Another thing to consider is if you continue to experience recurring nail fungus infections, you might need to make some dietary changes and/or do a medical cleanse to get the possible sources of infection out of your system.
How does it work?
Your options for having your nail removed are as follows:
- Complete removal – known as avulsion
- Partial removal – known as debridement
There are also two options for having these procedures done:
- Surgery – Your doctor will numb the skin around and under your nail with a local anesthetic, either topical or a shot. Then a tool will be used to separate your nail from the surrounding skin and nail bed. (Your nail bed is the skin underneath your nail. This is most commonly where a nail fungus hides and breeds.) Once the nail has been removed your nail bed and surrounding skin should heal in 2-3 weeks.
- Ointment – Your doctor will cover the skin around your infected nail to protect it (similar to taping a window or door while painting.) Then an ointment will be put on the infected nail. The infected nail is covered with a plastic dressing, which will need to be kept dry. After a week to a week and a half, your nail should be soft enough to be removed by your doctor. The exposed nail bed and surrounding skin should heal in 2-3 weeks.
After you have undergone either of these procedures, your doctor will probably recommend taking an oral antifungal medication, or putting a topical ointment on the exposed nail bed to deliver the medicine directly to the affected area.
A fingernail, once the infected portion is removed should grow back healthy within about 6 months. A toenail may take up to 18 months to grow back.
If infection continues after this procedure, your doctor may recommend completely removing the nail again and putting a chemical on the cuticle (the soft layer of skin at the base of your nail) to prevent your nail from growing back.
Does it help?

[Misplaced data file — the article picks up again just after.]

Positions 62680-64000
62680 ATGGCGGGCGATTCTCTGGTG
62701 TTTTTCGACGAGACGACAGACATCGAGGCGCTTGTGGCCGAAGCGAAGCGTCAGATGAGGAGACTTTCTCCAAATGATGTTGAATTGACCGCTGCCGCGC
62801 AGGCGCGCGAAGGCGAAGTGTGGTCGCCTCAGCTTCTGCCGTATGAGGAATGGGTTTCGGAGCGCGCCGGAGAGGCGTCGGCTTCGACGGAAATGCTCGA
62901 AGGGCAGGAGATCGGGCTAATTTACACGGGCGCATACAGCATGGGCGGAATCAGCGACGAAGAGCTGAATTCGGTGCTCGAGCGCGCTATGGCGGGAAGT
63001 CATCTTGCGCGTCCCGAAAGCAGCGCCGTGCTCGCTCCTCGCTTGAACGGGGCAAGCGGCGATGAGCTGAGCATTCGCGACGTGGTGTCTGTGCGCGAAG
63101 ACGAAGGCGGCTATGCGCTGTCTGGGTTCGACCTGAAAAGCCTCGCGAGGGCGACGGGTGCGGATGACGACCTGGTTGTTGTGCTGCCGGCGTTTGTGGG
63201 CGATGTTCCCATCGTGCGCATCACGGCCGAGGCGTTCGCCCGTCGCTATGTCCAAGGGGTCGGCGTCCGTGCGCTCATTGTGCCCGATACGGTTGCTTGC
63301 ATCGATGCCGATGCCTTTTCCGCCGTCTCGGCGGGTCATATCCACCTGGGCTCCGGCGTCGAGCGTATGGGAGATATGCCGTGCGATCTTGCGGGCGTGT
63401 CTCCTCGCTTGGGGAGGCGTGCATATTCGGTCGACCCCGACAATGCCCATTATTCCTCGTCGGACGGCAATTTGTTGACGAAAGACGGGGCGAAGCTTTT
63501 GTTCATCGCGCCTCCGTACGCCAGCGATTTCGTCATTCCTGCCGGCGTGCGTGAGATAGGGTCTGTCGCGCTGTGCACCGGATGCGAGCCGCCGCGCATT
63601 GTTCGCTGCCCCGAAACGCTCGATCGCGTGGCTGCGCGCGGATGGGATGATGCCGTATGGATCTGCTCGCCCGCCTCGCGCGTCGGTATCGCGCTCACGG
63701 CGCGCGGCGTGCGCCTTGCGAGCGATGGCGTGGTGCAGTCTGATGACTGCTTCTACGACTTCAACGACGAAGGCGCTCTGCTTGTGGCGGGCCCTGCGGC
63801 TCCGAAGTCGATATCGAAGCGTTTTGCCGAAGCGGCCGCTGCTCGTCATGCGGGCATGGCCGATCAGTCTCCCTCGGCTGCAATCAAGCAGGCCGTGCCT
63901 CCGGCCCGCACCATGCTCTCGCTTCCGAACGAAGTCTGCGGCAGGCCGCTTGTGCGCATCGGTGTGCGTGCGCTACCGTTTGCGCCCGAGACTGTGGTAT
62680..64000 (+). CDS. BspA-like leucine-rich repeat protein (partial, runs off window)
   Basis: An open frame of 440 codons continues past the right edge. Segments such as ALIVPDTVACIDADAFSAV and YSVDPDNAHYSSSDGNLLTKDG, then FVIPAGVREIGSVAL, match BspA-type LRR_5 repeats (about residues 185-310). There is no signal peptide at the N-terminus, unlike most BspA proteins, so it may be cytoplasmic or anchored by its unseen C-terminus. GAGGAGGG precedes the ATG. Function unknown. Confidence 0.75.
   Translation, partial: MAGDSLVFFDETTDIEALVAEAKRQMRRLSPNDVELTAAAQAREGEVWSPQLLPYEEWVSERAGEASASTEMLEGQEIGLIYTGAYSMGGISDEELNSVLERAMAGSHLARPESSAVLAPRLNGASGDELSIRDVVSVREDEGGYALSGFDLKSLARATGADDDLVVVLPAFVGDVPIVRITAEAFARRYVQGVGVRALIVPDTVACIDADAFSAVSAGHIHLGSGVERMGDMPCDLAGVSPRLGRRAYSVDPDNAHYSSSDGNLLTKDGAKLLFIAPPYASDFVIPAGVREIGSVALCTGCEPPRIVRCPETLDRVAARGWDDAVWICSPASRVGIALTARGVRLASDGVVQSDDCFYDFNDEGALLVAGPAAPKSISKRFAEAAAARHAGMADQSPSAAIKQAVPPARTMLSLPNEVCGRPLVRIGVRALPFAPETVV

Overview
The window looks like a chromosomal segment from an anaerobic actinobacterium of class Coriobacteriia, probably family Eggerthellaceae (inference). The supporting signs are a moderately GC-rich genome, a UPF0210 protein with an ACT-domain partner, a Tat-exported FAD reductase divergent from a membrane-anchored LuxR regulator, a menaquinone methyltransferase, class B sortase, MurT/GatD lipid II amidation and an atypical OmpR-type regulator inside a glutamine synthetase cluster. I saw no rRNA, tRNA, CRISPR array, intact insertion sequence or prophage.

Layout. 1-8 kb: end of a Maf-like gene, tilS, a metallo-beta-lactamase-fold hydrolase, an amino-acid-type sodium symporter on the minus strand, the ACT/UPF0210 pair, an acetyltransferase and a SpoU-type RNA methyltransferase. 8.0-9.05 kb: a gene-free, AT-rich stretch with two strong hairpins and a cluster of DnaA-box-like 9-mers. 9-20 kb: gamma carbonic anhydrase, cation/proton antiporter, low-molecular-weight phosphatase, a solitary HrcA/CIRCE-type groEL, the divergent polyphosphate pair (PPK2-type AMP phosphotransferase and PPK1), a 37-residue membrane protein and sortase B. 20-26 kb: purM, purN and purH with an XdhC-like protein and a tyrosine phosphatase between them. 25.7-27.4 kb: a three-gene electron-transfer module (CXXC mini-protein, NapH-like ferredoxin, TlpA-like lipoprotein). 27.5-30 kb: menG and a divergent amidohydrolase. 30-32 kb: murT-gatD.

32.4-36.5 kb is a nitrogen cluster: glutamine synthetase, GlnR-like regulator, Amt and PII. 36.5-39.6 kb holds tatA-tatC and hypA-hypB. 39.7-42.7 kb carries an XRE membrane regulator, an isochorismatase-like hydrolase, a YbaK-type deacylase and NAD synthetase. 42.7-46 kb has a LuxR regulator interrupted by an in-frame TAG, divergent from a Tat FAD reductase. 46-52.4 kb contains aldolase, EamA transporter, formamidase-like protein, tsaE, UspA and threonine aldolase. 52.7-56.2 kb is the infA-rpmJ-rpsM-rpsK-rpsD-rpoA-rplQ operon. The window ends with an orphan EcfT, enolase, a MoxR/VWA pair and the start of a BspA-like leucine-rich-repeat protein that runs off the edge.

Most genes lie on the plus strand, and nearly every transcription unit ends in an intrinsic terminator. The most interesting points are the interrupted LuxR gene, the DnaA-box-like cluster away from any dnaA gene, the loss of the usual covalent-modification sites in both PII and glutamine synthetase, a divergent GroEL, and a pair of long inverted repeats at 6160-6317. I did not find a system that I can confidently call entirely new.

Again, no one really knows as no one has put the time and research into the effects of removing part or all of the nail to cure onychomycosis.
So far, there is one reliable study that compared taking oral antifungal medication against other types of treatment, including removing part of the nail and putting a topical antifungal medication directly on the nail bed. The results were that people who chose the oral antifungal medication were happier with their treatment outcome than people who had part of their nail removed or who used any sort of topical remedy.
Possible Side Effects?
Once your nail has been removed from the nail bed, you will need to keep it clean and dry to prevent possible further infection of the area. Your doctor may also recommend using an antibiotic cream to ensure that everything heals well and stays healthy.
Another possible problem is that the side or corner of your nail could re-grow into the skin surrounding your toe. This is referred to as an ingrown toe nail. Mild symptoms of an ingrown toenail can be treated by soaking your foot in warm salt water and then propping the ingrown porting of your toenail to encourage it to grow above the skin. A more severe ingrown toenail will require you to return to your doctor for treatment.